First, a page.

fidesquaerens (marta_bee) wrote,

Thoughts for Companies Thinking about Entering the Culture Wars

Originally published at Faith Seeking Understanding. You can comment here or there.

(Apologies for posting so much at once. When I’m feeling too sickly for real work and have limited internet connection, these things pile up.)

Tl;dr version? Don’t.

I’m noticing a trend in companies that make their living off Americans not thinking about what they’re doing, making statements that get Americans thinking. And whatever I think of the opinions being expressed, pragmatically it’s just not a good move to make.

It started with Chick-fil-A. I think most people remember the blow-up this summer. I was probably more sympathetic than most progressives to CFA because I generally think we’re all best off when people feel free to express their opinions, even unpopular ones. As someone whose ideas have always been different from a lot of other peoples’, I get really irritated at the idea that your being part of a community relies on you having the same ideas as other people in the community. It’s more about the nexus of social relationships, a commitment to other people living around you, than being just like them.

I’m all for using social pressure to criticize bad ideas, but boycotting a business seemed a little out of line. I got truly miffed when I heard city councilmen were denying Chick-fil-A business licenses unless they changed their policies, because that seemed heavy-handed. My opinion changed a bit when I learned that it wasn’t just Dan Cathy donating his own money to charities, he was also using CFA resources for that purpose. But at the time, I was sympathetic to his right to make statements I disagreed with quite strongly, without that meaning I had to give up on those perfectly-breaded chicken sandwiches the next time I was near a CFA. (Honestly, my mouth waters just thinking about them.)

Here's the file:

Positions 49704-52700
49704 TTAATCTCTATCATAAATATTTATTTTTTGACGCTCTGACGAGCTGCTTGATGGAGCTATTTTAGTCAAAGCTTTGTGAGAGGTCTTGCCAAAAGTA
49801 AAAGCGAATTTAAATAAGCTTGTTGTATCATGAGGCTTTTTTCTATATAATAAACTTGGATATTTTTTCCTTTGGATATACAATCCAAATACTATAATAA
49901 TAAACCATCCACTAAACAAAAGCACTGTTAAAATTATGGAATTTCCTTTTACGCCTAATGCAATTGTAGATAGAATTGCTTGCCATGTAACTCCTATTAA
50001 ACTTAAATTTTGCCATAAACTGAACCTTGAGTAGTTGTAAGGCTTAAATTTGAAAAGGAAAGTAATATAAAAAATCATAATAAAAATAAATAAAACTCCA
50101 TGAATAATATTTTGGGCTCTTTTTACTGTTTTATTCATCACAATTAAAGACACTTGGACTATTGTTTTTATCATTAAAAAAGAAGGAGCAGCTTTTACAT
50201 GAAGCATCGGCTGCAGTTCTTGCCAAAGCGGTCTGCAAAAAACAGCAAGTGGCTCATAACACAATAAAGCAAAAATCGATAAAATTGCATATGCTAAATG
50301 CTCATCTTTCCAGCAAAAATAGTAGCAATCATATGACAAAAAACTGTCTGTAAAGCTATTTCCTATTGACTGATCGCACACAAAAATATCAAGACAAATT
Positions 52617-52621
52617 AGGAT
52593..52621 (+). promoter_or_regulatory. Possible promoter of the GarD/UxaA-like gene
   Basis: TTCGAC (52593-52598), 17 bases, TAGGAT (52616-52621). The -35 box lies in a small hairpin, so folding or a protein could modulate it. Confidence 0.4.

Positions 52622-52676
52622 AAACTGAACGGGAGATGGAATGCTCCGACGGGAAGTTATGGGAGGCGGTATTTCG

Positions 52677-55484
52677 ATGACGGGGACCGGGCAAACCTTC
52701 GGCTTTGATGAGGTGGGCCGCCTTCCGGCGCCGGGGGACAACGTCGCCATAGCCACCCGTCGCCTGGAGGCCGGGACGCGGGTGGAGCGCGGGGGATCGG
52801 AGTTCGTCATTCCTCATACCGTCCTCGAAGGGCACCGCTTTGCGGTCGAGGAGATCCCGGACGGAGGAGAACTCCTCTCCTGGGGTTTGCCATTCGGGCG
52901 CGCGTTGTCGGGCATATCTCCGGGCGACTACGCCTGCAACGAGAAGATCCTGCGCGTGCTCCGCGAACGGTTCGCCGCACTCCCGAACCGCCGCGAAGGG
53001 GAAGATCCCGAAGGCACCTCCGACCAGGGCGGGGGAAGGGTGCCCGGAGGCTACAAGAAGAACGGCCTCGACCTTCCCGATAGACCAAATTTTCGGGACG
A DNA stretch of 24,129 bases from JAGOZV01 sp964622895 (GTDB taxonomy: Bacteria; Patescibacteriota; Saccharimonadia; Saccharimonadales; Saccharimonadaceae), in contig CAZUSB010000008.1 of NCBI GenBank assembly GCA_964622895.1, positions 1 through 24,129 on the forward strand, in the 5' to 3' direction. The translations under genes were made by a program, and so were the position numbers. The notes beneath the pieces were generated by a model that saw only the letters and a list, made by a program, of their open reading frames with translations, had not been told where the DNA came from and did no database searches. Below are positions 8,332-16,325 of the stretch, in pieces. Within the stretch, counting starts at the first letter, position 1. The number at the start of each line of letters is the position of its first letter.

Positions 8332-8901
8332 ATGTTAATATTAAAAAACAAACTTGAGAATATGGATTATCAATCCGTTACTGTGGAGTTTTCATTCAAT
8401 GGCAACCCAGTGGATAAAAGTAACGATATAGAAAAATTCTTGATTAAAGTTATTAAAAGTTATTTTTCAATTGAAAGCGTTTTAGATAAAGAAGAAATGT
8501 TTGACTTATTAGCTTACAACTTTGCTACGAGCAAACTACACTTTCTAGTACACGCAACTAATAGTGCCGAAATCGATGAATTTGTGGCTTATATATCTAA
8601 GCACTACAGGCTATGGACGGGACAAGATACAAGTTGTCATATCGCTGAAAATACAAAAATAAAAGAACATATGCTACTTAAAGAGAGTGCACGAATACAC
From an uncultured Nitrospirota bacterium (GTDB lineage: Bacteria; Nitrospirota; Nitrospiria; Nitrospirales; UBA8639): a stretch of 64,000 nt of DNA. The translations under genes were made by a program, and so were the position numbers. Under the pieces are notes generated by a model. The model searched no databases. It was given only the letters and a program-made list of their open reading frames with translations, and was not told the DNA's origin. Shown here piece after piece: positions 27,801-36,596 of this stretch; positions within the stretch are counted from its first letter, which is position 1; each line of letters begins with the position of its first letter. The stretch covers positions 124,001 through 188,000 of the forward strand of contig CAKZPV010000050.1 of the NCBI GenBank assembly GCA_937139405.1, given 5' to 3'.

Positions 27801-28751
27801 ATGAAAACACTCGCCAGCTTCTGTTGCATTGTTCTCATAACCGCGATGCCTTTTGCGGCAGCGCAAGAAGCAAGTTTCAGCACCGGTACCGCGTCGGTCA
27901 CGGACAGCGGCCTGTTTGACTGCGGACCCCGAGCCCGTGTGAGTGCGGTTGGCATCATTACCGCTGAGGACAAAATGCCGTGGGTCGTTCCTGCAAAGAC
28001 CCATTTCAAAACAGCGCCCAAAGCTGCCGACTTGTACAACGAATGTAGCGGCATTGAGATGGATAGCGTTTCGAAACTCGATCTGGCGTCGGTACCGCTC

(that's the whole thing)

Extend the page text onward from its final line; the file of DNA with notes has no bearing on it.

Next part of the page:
Here’s the thing, though. Even when I wasn’t crazy about the boycott idea (I’m still not, though a bit less passionately), I thought he was playing with fire. CFA makes its money on selling delicious food that’s not that good for you, in a fun, relaxing environment. Growing up, a trip to CFA was often the highlight of my day. Good food, good atmosphere (for a fast-food joint), and generally a nice experience. Their being associated with anti-LGBT groups like the Family Research Council, to say nothing of Uganda’s kill-the-gays bill (which, tragically, is slated to become law before year’s end), changes that a bit for me. And that is a reason to not go to CFA, even if you think boycotts are out of place here. The next time I’m in range of a CFA I’ll probably go once – the flesh is weak, and their sweet tea is really very good – but would I make it a regular thing if I lived nearby? Probably not.

Others may feel differently, of course. Particularly in the South, CFA’s connection to conservative Christianity is well known. I can see stirring up culture-war connections becoming quite a successful business plan for this franchise, in the short run. But longer-term, this particular fad will die off and culture warriors will be on to another issue – leaving CFA with a tarnished reputation. If he wanted to do well at selling chicken sandwiches, Dan Cathy would have been better served by staying out of the limelight. It’s not like this controversy was stirred up by muckrakers or anything.